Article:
Survey shows support for phasing out coal-fired electricity and other policies to transition to clean energy
OTTAWA—New public opinion research shows a majority of Canadians want to see Canada’s remaining coal-fired power plants shut down by 2030 (73% support or somewhat support the idea). This result comes from a survey of 1,000 Canadians conducted by Nanos Research at the request of Clean Energy Canada.
Canada’s last coal-fired power plant is currently scheduled to shut down in 2043. However, Alberta has committed to stop burning coal for electricity by 2030, and Ontario phased out coal power in 2014.
New economic modelling done for Clean Energy Canada by Navius Research found that phasing out all coal power by 2030—and ensuring that any new power that comes online is clean—would cut Canada’s emissions by nearly 12 million tonnes in 2030, roughly equivalent to the emissions produced by two million cars in a year.
The poll also found strong support for other policies that would help accelerate Canada’s transition to clean energy, including federal support to help provinces use more renewable electricity, switching buildings and vehicles to clean power, and measures to cut the carbon emissions from gasoline and diesel fuel.
Overall, more than three-quarters of respondents support or somewhat support having the federal government prioritize investment in clean energy and clean technology—an essential step in Canada’s transition off fossil fuels and onto clean energy.
- 73% of respondents support or somewhat support an accelerated coal phase-out, where Canada stops burning coal for electricity by 2030 instead of 2043.
- 77% support or somewhat support switching vehicles and buildings from using fossil fuels to clean electricity.
- 80% of respondents support or somewhat support Canada adopting a new clean fuel standard, to reduce the carbon emissions from producing and using gasoline and diesel fuel.
- Economic modelling analysis suggests that making a clean fuels standard like British Columbia’s a national policy could cut Canada’s carbon pollution by up to 30 million tonnes in 2030—equivalent to taking six million cars off the road that year.
- 82% of respondents support or somewhat support having the federal government provide technology and infrastructure support that enables provinces to use more renewable electricity, such as solar and wind power.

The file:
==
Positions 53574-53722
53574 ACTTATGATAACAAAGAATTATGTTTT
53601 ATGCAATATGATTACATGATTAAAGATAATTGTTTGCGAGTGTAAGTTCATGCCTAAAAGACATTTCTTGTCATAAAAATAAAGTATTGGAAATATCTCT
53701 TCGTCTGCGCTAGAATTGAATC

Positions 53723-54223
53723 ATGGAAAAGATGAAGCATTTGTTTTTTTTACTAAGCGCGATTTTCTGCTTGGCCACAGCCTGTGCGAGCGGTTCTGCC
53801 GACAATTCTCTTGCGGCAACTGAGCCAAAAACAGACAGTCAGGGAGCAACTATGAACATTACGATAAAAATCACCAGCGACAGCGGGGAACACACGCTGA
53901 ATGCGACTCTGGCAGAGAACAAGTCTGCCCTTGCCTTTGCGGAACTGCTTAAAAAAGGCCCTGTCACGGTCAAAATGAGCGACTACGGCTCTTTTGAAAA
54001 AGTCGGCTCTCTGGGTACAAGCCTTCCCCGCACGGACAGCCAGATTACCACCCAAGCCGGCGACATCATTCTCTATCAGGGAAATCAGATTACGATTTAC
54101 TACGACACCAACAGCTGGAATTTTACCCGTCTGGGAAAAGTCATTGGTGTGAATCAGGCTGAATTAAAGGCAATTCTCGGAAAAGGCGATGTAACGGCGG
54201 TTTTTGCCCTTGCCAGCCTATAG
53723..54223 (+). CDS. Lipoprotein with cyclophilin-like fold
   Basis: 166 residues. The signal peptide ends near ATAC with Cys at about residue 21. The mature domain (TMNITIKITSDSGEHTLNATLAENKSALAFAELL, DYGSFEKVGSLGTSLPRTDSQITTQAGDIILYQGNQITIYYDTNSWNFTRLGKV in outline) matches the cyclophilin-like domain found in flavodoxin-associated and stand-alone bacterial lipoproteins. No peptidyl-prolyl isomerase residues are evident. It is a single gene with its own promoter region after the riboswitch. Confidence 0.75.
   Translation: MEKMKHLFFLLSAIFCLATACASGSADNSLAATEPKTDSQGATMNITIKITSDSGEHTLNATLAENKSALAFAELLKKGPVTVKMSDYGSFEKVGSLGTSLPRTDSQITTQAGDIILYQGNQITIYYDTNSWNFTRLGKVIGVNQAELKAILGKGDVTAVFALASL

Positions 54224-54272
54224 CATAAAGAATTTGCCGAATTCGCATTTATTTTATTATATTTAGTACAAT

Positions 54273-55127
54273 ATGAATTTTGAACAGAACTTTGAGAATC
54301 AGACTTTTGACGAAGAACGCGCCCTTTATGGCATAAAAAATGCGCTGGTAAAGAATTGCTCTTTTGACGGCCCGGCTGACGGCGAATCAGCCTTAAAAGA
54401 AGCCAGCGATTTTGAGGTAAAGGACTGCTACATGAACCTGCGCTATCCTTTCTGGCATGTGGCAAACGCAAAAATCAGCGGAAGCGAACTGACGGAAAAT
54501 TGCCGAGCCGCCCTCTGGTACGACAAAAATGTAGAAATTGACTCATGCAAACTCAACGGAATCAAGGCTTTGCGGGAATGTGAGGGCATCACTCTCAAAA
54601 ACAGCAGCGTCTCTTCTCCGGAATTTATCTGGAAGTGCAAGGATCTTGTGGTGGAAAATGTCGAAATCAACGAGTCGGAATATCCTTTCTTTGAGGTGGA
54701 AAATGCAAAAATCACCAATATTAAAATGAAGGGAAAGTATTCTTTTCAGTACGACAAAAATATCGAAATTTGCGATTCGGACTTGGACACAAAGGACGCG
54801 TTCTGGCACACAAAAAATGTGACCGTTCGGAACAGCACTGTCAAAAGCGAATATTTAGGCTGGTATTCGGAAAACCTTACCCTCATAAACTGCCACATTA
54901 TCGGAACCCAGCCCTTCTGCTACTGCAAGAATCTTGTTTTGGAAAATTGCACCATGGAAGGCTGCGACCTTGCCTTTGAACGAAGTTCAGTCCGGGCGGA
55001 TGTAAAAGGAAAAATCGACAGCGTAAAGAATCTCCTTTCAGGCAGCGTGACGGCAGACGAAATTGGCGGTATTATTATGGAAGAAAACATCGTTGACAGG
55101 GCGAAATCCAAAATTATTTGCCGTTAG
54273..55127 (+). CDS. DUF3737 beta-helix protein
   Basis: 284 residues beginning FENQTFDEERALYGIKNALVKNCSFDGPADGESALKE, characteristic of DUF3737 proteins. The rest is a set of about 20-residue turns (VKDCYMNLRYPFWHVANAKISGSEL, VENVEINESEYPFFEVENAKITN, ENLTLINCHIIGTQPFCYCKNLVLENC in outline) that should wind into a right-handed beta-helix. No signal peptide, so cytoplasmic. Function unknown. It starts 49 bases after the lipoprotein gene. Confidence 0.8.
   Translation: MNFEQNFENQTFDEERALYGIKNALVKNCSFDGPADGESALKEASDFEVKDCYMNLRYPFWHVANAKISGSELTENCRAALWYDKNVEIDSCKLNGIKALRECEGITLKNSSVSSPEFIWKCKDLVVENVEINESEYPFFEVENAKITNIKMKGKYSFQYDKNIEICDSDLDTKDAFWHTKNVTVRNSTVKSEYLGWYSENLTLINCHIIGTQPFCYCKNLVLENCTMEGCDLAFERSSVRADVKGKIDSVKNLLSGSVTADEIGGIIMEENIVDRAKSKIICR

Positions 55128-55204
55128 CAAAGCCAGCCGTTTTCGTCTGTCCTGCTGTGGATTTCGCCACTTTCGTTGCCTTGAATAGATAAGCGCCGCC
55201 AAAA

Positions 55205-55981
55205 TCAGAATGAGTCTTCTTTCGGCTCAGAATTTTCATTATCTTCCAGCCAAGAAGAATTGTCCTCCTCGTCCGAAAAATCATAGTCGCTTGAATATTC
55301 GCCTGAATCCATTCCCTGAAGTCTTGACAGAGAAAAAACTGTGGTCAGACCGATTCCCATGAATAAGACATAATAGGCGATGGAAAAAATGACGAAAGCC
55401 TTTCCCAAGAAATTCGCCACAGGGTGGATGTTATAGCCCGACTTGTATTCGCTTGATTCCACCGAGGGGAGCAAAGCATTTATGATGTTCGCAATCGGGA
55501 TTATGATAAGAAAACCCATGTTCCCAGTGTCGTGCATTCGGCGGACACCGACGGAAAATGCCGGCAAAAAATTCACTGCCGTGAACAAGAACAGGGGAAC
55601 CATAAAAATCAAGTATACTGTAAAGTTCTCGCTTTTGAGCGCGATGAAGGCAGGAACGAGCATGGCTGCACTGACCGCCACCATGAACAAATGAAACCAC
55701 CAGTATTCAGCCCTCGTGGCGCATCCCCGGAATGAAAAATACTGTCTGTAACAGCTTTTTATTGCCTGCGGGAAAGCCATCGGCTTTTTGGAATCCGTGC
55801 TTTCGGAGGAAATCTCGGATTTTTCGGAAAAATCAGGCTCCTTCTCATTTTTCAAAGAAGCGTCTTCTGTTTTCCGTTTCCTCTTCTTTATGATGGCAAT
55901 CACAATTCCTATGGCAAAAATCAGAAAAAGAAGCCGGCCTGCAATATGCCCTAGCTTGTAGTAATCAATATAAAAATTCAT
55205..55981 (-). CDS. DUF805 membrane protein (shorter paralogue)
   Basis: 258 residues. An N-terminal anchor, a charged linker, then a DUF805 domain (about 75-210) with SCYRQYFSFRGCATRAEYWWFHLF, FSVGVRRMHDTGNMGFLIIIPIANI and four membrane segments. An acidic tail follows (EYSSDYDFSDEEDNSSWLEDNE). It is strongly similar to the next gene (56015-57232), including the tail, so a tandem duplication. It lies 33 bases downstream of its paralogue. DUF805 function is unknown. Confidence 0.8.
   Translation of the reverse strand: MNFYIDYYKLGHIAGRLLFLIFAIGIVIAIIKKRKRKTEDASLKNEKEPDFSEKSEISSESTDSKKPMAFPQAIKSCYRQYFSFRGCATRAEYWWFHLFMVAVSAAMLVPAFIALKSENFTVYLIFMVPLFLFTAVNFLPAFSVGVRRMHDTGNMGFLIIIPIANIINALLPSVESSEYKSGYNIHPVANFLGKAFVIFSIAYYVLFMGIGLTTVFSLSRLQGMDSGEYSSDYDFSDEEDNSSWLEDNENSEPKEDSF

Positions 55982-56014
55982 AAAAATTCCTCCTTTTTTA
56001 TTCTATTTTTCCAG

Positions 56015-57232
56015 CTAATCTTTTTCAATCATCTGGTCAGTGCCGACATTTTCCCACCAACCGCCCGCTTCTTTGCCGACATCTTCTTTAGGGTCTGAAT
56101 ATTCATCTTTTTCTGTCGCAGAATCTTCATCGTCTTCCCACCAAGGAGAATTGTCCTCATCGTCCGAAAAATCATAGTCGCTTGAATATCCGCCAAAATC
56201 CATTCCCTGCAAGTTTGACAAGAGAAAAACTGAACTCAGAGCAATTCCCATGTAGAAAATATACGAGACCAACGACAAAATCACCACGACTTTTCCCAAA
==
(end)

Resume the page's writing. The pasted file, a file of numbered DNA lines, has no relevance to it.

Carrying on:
- 76% of respondents support or somewhat support having the federal government make investing in clean energy and clean technology a top priority.
“Canadians want to see a climate and clean growth plan that will kick the energy transition into high gear. The world is shifting to clean energy, and Canada can be among the leaders if we adopt strong policies to capitalize on our clean energy advantage. This survey found strong support for investing in clean technology and switching to clean power—the kinds of choices that will make Canada more competitive in the long run.”
— Merran Smith, Executive Director of Clean Energy Canada
“This survey found strong support for phasing out coal power faster and cleaning up the fuel in our cars and trucks. Clearly, Canadians have an appetite for smart, effective measures to speed up our clean energy transition. Canada’s leaders can and should deliver those kinds of effective policies in the national climate plan they’re developing this fall.”
— Clare Demerse, Federal Policy Advisor at Clean Energy Canada
The data was collected using a random-digit-dialing, dual-frame (land- and cell- lines) hybrid telephone and online survey of 1,000 Canadians, 18 years of age or older, between September 24 and 27. Participants were randomly recruited by telephone using live agents and administered a survey online. The results were statistically checked and weighted by age and gender using the latest Census information and the sample is geographically stratified to be representative of Canada. The margin of error is ±3.1 percentage points, 19 times out of 20.
Backgrounder | Canadians’ Opinions on the Clean Energy Transition (October 2016)
While the prime minister and the premiers work to develop a national clean growth and climate action plan, some provinces have already adopted policies that are cutting carbon pollution and driving clean economic development.
Clean Energy Canada set out to examine what could be achieved if leading provincial climate and clean energy policies were applied across the country. We commissioned Navius Research to quantify the economic and greenhouse gas implications of expanding these leading provincial policies into national initiatives.